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Día de los Muertos: New Exhibition Coming to the Grand Rapids Public Museum

Starting on September 3, the Grand Rapids Public Museum will be home to "A Celebration of Souls: Day of the Dead in Southern Mexico," an exhibition that shows how Día de los Muertos is celebrated in Mexico's Oaxaca region
A bunch of yellow tulips

A bunch of yellow tulips /Ann-Marie Jurek

What is Día de los Muertos?

Día de los Muertos, known in English as “The Day of the Dead,” is a Mexican holiday centered on remembering those who have passed on and reuniting the living with their deceased loved ones. The origins of the holiday stem back to a month-long summer festival honoring Mictēcacihuātl, the Aztec goddess of the dead. Once the Spanish brought Catholicism to Mexico and attempted to erase Mexican culture and religion, the Catholic Church moved this celebration to late autumn, splitting it between the Catholic holy days of All Saints' Day and All Souls' Day. The Mexican people opposed the Church's attempts to destroy their beliefs and continued to celebrate their own traditions while adopting some aspects of Catholicism.

Today, the holiday continues to be celebrated over the course of two days -- the first being Día de los Angelitos (dedicated to the remembrance of deceased children) and the second being split between Día de los Difuntos (dedicated to the remembrance of deceased adults) and Día de los Muertos (dedicated to the remembrance of all deceased people). The unique amalgamation of Aztec, modern Mexican, and Catholic traditions has resulted in the remarkable holiday we see today.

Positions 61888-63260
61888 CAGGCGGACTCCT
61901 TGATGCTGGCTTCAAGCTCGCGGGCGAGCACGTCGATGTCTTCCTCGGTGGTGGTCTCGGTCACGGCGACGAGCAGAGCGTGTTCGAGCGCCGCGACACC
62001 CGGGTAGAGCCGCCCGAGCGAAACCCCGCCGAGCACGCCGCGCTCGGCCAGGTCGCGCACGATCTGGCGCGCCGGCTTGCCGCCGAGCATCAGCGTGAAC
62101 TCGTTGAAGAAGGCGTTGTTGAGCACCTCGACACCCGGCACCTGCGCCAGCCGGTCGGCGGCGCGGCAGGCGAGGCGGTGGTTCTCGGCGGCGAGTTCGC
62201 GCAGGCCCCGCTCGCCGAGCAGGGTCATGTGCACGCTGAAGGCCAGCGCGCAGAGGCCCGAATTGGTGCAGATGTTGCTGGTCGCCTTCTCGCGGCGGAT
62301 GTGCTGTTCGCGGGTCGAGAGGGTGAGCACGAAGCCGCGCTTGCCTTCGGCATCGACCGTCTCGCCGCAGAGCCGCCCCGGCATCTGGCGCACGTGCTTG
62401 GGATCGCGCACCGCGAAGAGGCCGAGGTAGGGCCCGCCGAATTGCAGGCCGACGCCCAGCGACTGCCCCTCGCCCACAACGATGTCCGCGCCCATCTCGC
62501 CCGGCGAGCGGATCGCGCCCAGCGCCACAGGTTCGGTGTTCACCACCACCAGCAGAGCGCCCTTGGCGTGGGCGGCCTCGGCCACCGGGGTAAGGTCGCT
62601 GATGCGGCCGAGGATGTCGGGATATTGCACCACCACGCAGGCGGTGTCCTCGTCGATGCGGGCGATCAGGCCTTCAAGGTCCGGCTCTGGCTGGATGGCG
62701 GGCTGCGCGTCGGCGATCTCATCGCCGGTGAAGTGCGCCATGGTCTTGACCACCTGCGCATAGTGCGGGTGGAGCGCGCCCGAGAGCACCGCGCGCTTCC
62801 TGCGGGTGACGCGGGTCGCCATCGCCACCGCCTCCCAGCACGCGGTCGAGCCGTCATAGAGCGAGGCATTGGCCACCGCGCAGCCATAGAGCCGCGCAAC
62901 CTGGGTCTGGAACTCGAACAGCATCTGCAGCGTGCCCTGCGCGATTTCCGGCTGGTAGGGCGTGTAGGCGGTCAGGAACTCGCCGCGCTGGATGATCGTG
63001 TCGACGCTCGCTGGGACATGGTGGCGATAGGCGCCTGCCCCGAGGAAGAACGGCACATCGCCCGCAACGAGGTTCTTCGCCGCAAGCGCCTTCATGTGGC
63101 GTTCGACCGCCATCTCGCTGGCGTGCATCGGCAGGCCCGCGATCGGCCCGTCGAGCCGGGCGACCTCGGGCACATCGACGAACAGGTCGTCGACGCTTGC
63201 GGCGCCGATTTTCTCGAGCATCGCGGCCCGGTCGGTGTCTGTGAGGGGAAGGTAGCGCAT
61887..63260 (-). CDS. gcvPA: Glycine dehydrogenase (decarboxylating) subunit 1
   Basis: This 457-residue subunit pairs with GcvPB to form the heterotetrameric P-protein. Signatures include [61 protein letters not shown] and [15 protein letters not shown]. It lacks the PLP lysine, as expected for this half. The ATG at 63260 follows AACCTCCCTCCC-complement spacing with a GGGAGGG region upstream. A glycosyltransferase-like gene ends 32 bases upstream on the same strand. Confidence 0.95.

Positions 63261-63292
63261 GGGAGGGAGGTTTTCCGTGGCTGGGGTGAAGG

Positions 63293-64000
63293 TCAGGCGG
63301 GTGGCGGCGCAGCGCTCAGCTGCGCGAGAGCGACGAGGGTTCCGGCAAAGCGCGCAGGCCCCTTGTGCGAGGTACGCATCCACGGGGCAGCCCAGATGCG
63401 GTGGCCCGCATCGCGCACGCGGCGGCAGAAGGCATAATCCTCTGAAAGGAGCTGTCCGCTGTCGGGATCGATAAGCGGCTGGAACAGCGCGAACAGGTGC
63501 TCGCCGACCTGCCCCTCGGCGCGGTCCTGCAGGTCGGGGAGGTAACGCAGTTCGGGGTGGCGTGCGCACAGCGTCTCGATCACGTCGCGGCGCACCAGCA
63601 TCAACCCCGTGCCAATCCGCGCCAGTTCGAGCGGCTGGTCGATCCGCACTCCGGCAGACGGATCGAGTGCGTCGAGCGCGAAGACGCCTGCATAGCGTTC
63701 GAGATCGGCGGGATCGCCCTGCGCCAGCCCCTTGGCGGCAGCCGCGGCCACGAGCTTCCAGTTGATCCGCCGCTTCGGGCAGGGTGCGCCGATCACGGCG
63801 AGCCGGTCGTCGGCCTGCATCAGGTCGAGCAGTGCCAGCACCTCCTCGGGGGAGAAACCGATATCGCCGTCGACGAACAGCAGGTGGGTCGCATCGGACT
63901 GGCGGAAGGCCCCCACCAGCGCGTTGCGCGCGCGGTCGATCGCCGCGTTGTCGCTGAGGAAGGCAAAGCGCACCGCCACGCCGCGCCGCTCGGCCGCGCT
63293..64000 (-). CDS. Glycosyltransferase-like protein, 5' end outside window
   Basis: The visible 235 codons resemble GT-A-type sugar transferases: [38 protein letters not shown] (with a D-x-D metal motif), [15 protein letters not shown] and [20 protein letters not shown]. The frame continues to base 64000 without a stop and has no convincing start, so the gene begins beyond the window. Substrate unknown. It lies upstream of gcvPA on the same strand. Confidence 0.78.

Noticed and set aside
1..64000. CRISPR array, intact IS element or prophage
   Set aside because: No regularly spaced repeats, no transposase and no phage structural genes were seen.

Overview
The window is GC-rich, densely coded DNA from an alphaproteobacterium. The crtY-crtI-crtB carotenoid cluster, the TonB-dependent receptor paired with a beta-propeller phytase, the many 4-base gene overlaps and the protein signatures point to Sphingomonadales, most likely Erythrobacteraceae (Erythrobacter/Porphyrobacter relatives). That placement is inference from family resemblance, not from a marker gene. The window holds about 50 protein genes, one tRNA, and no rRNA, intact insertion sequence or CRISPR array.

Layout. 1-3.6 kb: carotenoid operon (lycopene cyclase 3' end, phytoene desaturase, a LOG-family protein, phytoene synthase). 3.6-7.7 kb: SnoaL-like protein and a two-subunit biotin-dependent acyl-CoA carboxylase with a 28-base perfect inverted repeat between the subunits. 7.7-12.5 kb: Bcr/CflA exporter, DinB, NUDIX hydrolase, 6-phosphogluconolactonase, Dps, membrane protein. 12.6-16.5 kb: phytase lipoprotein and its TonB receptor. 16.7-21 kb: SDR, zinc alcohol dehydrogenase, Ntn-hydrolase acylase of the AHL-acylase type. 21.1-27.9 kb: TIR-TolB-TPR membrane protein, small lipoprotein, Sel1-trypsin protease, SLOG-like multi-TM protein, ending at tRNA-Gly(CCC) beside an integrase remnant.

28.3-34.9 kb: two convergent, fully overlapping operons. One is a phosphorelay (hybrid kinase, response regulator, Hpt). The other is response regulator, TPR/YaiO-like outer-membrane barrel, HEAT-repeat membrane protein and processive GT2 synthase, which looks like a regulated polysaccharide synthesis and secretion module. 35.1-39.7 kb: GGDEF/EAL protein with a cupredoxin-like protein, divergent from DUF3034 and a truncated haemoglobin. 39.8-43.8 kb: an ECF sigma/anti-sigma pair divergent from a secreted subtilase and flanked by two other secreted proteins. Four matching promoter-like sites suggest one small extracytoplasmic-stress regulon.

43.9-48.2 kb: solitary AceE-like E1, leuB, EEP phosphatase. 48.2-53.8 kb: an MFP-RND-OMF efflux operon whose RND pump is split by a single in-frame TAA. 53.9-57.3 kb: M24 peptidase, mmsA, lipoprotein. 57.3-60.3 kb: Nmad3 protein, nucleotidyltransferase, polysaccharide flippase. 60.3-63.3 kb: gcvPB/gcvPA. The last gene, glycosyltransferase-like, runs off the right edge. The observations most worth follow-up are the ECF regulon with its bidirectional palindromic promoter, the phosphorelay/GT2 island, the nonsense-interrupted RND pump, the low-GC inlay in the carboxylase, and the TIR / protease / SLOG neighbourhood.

Día de los Muertos falls on November 1 and November 2 and will be celebrated in cities, towns, and villages both within and outside of Mexico.


The Upcoming GRPM Exhibition

In a press release published on July 14, it was revealed that Día de los Muertos will be making its way to the Grand Rapids Public Museum in the form of a new exhibit on loan from Chicago's Field Museum. The exhibition is called A Celebration of Souls: Day of the Dead in Southern Mexico and includes twenty-six photographs from Día de los Muertos celebrations in the Oaxacan region of southwestern Mexico. According to the release, these images illustrate the various traditions involved in this holiday -- from "scattering trails of marigolds to guide the dead home" to "candlelit home altars, public processions, and rich offerings of food." The museum is also planning to have ofrendas set up at the exhibition -- in partnership with Nuestra HERencia and other members of the community. One such ofrenda will be dedicated to Francisco Vega, a "leader in the Latino community of West Michigan and a grassroots organizer for civil rights," by his daughter, Margaret. 

A Celebration of Souls: Day of the Dead in Southern Mexico will officially open to visitors on Saturday, September 3 and will remain at GRPM until November 27. For more information, visit the GRPM's website here.  

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